The Senate, closing the first chapter of the 100th Congress' effort to put a Democratic imprint on the nation's spending policies, yesterday endorsed a $1 trillion budget for fiscal 1988, amid Republican predictions that it will never take effect.
The spending blueprint, negotiated last week by a House-Senate conference committee and adopted on Tuesday by the House, calls for $19.3 billion in new taxes and virtually no increase in defense spending unless President Reagan abandons his pledge and does not veto tax increase legislation.
The budget, covering the federal spending year that begins Oct. 1, passed the Senate 53 to 46, with three Republicans voting for the budget resolution and three Democrats opposing it.
With the approval of the budget last night, Congress now embarks on the more difficult task of enacting the individual spending and revenue-raising measures necessary to translate the framework into policy. To do so, the Democrats, who now maintain a tenuous control of Congress for the first time since Reagan took office, must negotiate a gauntlet of presidential opposition.
"Without the president's cooperation and positive involvement, the next few weeks will not be easy," Senate Budget Committee Chairman Lawton Chiles (D-Fla.) conceded yesterday. "I ask again for the president to join us."
But the White House officials, convinced that the best way for the president to recapture the momentum he has lost in the Iran-contra affair is for him to lambaste the "tax and spend" policies of the Democratic Party, show no signs of conciliation.
And, as they have increasingly done in the past two months, most Senate Republicans showed during yesterday's debate on the budget that they are eager to follow Reagan's lead. Though outnumbered in the Senate 54 to 46, Republicans have sufficient votes on many issues to uphold presidential vetoes, and they appear convinced that their best hope of retaking control of the Senate in 1988 lies in using that muscle to stymie the Democratic program.
"This is a budget that goes a long way to repealing the Reagan economic program," said Sen. Phil Gramm (R-Tex.), echoing the rhetoric the president has used in recent days in a highly visible campaign to portray Democrats as undisciplined spenders and taxers. "We are not raising taxes here to lower the deficit, we are raising taxes to increase spending."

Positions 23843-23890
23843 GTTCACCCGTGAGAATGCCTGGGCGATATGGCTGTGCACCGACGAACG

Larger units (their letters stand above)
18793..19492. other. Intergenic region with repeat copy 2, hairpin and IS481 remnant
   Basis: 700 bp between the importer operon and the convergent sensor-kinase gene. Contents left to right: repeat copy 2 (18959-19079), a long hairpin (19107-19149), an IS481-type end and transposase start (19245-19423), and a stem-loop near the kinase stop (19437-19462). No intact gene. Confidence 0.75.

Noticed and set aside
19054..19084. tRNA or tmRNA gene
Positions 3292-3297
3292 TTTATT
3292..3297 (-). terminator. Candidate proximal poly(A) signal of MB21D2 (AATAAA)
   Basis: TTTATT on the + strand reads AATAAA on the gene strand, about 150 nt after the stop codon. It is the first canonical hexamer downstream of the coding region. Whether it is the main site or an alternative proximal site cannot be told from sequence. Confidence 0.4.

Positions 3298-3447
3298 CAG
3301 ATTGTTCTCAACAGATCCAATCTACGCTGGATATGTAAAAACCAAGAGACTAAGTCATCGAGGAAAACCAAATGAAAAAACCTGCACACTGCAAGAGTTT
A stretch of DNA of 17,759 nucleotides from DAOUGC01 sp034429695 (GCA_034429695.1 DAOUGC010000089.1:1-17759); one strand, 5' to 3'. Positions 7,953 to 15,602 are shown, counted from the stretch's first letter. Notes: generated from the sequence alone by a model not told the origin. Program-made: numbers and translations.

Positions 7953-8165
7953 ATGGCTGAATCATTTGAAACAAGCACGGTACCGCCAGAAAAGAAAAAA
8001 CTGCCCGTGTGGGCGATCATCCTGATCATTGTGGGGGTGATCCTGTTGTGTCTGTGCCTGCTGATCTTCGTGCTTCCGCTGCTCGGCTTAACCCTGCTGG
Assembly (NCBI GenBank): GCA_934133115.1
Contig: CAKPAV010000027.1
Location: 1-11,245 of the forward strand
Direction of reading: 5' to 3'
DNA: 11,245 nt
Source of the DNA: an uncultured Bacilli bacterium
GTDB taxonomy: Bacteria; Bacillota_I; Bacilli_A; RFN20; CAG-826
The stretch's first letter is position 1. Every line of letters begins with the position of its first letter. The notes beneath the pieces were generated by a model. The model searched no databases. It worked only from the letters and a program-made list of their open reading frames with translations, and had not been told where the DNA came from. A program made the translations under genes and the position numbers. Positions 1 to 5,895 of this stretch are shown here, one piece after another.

In an assault on the Democratic budget, other Republicans charged that the spending plan would leave the nation's defenses as vulnerable as they were during the administration of President Jimmy Carter and would raise taxes to fuel an increase in domestic spending.
"This budget holds our national security hostage to a tax increase," Sen. Pete Wilson (R-Calif.) said.
The Democratic budget calls for defense spending authority of $296 billion, $16 billion less than Reagan requested. However, if the president does not sign separate legislation containing the $19.3 billion tax increase, military spending authority would drop to $289 billion. Without presidential acceptance of the tax increase, Pentagon outlays in fiscal 1988 would be nearly frozen at current-year levels.
Democrats countered the Republican assault with reminders that Reagan -- for all his promises to balance the budget, cut spending and shrink the government -- has failed to deliver and has left the country perilously in debt. The Democratic budget -- calling for $64 billion in new taxes over three years and for a growth in domestic spending that is less than inflation -- they argued, is a responsible way to chip at the federal deficit, which this year will total around $171 billion.
"This is the president who rode into town in 1981 preaching the virtues of a balanced budget while condemning the fiscal waste and unhealthy deficits of prior administrations," Sen. Terry Sanford (D-N.C.) said. "Today, six years later, the nation is drowning in a sea of red ink from his policies, which have yielded the six largest budget deficits in our nation's history."
"This is the president who states that he will bear full responsibility for his actions and yet this is the same president who always seems to find a fall guy for the bad things that happen on his watch," Sanford said.
The Democratic budget, if fully implemented, would reduce the deficit by $37 billion but would still miss the $108 billion deficit target set by the Gramm-Rudman-Hollings law by about $26 billion.